# How many more Mondays until I retire?

• Comments posted to this topic are about the item How many more Mondays until I retire?

N 56°04'39.16"
E 12°55'05.25"

• Nice article,  alternatively...

SET DATEFIRST 1 -- force monday as the beginning of the week

DECLARE @bdy datetime,

@RetiralAge smallint

SET @bdy='24-jul-1971'

SET @RetiralAge=65

SELECT  datediff (dd,getdate()+(8-datepart(dw,getdate())),dateadd(year,@RetiralAge,@bdy))/7  as "Mondays till you retire"

-Ally

• True, and it works too. But maybe not that versatile?

N 56°04'39.16"
E 12°55'05.25"

• Calculating the number of Mondays between two dates was the subject of the following thread:

http://www.sqlservercentral.com/forums/shwmessage.aspx?forumid=8&messageid=258968

My suggestion was the following:

select datediff(d, '19000101', @dateTo)/7 - datediff(d, '19000102', @dateFrom)/7

I still believe this is the fastest method to calculate the number of Mondays between two dates. On the other hand, it is not very flexible...

• Yes, it works well if not more than one of the two dates already is a monday. Using this code

select (datediff(d, '20060213', '20060724') + 1)/7 - datediff(d, '20060213', '20060717')/7

reports 1 monday to me, where it should report 2 mondays.

But your query is very fast.

N 56°04'39.16"
E 12°55'05.25"

• No, no, use the formula above:

select datediff(d, '19000101', '20060724')/7 - datediff(d, '19000102', '20060717')/7

returns 2, i.e 2 Mondays between the 17th and the 24th.

• Ok, ok ok

Still don't get proper result with date range 1899-12-29 and 1900-01-03.

Running

select datediff(d, '19000101', '1900-01-03')/7 - datediff(d, '19000102', '1899-12-29')/7

gives me 0 mondays. Shouldn't it report 1 monday for January 1, 1900?

N 56°04'39.16"
E 12°55'05.25"

• Do you really need dates that old?

You could use

select datediff(d, '18000106', @dateTo)/7 - datediff(d, '18000107', @dateFrom)/7

select datediff(d, '18000106', '1900-01-03')/7 - datediff(d, '18000107', '1899-12-29')/7

gives you one Monday.

My formula needs two reference dates, a Monday (e.g. 1900-01-01 or 1800-01-06) and the following Tuesday (e.g. 1900-01-02 or 1800-01-07). Both @dateFrom and @dateTo must be larger than these days for the formula to work. But OK, you found the weak point

• In the first code sample, I suppose that this portion should return each number between 0 and 32, right ?

SELECT

a.i + b.j + c.k

FROM

(SELECT 0 i UNION ALL SELECT 1 UNION ALL SELECT 2) a,

(SELECT 0 j UNION ALL SELECT 3 UNION ALL SELECT 6) b,

(SELECT 0 k UNION ALL SELECT 12 UNION ALL SELECT 24) c

ORDER BY 1

Well... it doesn't. It generate some numbers between 0 and 32, but not all of them. The above query only generates 27 values. If you want to generate each number between 0 and 31, you can use this query:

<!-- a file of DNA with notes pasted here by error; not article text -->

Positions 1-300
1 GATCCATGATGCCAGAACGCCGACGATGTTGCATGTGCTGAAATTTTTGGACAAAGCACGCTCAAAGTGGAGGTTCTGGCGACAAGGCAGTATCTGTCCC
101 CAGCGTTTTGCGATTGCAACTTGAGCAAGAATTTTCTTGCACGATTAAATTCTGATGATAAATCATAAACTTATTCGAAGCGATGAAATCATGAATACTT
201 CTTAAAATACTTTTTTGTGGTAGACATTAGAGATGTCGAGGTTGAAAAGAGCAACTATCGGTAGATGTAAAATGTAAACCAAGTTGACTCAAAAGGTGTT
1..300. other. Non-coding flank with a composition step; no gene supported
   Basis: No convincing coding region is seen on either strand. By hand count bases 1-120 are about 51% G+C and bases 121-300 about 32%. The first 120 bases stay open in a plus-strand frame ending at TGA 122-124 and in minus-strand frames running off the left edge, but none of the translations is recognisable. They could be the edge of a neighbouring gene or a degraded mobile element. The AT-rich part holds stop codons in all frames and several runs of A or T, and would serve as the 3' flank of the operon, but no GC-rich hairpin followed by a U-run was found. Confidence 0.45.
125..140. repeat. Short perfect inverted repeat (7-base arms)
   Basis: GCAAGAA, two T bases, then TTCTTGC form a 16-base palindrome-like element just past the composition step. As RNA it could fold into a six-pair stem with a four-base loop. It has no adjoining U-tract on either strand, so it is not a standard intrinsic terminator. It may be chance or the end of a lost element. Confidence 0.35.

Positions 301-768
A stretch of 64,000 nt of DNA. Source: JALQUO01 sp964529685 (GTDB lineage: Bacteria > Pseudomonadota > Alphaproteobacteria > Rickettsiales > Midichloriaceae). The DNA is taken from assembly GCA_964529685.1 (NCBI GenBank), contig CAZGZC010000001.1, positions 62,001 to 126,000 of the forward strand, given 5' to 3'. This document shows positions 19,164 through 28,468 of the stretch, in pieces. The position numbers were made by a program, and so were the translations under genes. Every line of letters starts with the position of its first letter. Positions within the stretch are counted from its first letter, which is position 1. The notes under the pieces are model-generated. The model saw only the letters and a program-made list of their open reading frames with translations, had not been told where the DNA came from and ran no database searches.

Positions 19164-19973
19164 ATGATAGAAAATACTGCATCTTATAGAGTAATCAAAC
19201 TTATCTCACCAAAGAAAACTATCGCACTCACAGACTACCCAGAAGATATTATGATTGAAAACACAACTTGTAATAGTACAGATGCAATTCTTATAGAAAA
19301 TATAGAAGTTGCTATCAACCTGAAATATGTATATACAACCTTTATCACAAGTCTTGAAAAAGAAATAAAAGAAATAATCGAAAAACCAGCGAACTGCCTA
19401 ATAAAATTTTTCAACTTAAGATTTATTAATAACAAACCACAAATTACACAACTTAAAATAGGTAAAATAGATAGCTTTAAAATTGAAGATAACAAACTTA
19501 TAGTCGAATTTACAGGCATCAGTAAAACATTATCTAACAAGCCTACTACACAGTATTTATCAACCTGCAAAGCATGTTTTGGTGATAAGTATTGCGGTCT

SELECT a.i + b.j + c.k

FROM

(SELECT 0 i UNION ALL SELECT 1 UNION ALL SELECT 2 UNION ALL SELECT 3) a,

(SELECT 0 j UNION ALL SELECT 4 UNION ALL SELECT 8 UNION ALL SELECT 12) b,

(SELECT 0 k UNION ALL SELECT 16) c

ORDER BY 1

Razvan

• I modified your function as follows:

CREATE

FUNCTION dbo.MySeqDates (@LowDate DATETIME, @HighDate DATETIME)

RETURNS @Dates TABLE (SeqDate DATETIME)

AS

BEGIN

DECLARE @Temp DATETIME

IF @LowDate > @HighDate

SELECT @Temp = @LowDate,

@LowDate = DATEADD(day, DATEDIFF(day, 0, @HighDate), 0),

@HighDate = DATEADD(day, DATEDIFF(day, 0, @Temp), 0)

ELSE

SELECT @LowDate = DATEADD(day, DATEDIFF(day, 0, @LowDate), 0),

@HighDate = DATEADD(day, DATEDIFF(day, 0, @HighDate), 0)

INSERT @Dates (SeqDate) VALUES (@LowDate)

DECLARE @TotalRows int, @RowCnt int

SET @TotalRows=1

SET @RowCnt=1

WHILE @RowCnt > 0 BEGIN

INSERT @Dates (SeqDate)

FROM @Dates d

WHERE DATEADD(dd, @TotalRows, d.SeqDate) <= @HighDate

SET @RowCnt=@@ROWCOUNT

SET @TotalRows=@TotalRows+@RowCnt

END

RETURN

END

The difference is that I use a variable to count the number of rows (instead of using COUNT() in a derived table) which should be faster if the number of rows is really big. To benchmark, try running something like this:

DECLARE

@t datetime

SET @t=GETDATE()

SELECT COUNT(*) FROM dbo.fnSeqDates('20060101','23070131')

PRINT CONVERT(varchar(10),DATEDIFF(ms,@t,GETDATE()))+' ms'

SET @t=GETDATE()

SELECT COUNT(*) FROM dbo.MySeqDates('20060101','23070131')

PRINT CONVERT(varchar(10),DATEDIFF(ms,@t,GETDATE()))+' ms'

Of course, it's very unlikely that anyone would need such a long period (and for shorter periods the difference in performance is very small).

Razvan

• Well done Peter. I like the versatility. Great examples.

You could even populate the holiday table this way, at least when they are defined like the Civic Holiday or Labour Day (in Canada) as the first Monday in August and September, respectively. For holidays dependant on the lunar cycle, like Easter... whatcha gonna do?

• The best way would be to use this function

CREATE FUNCTION dbo.GetEasterSunday

@Y INT

RETURNS SMALLDATETIME

AS

BEGIN

DECLARE     @EpactCalc INT,

@PaschalDaysCalc INT,

@NumOfDaysToSunday INT,

@EasterMonth INT,

@EasterDay INT

SET @EpactCalc = (24 + 19 * (@Y % 19)) % 30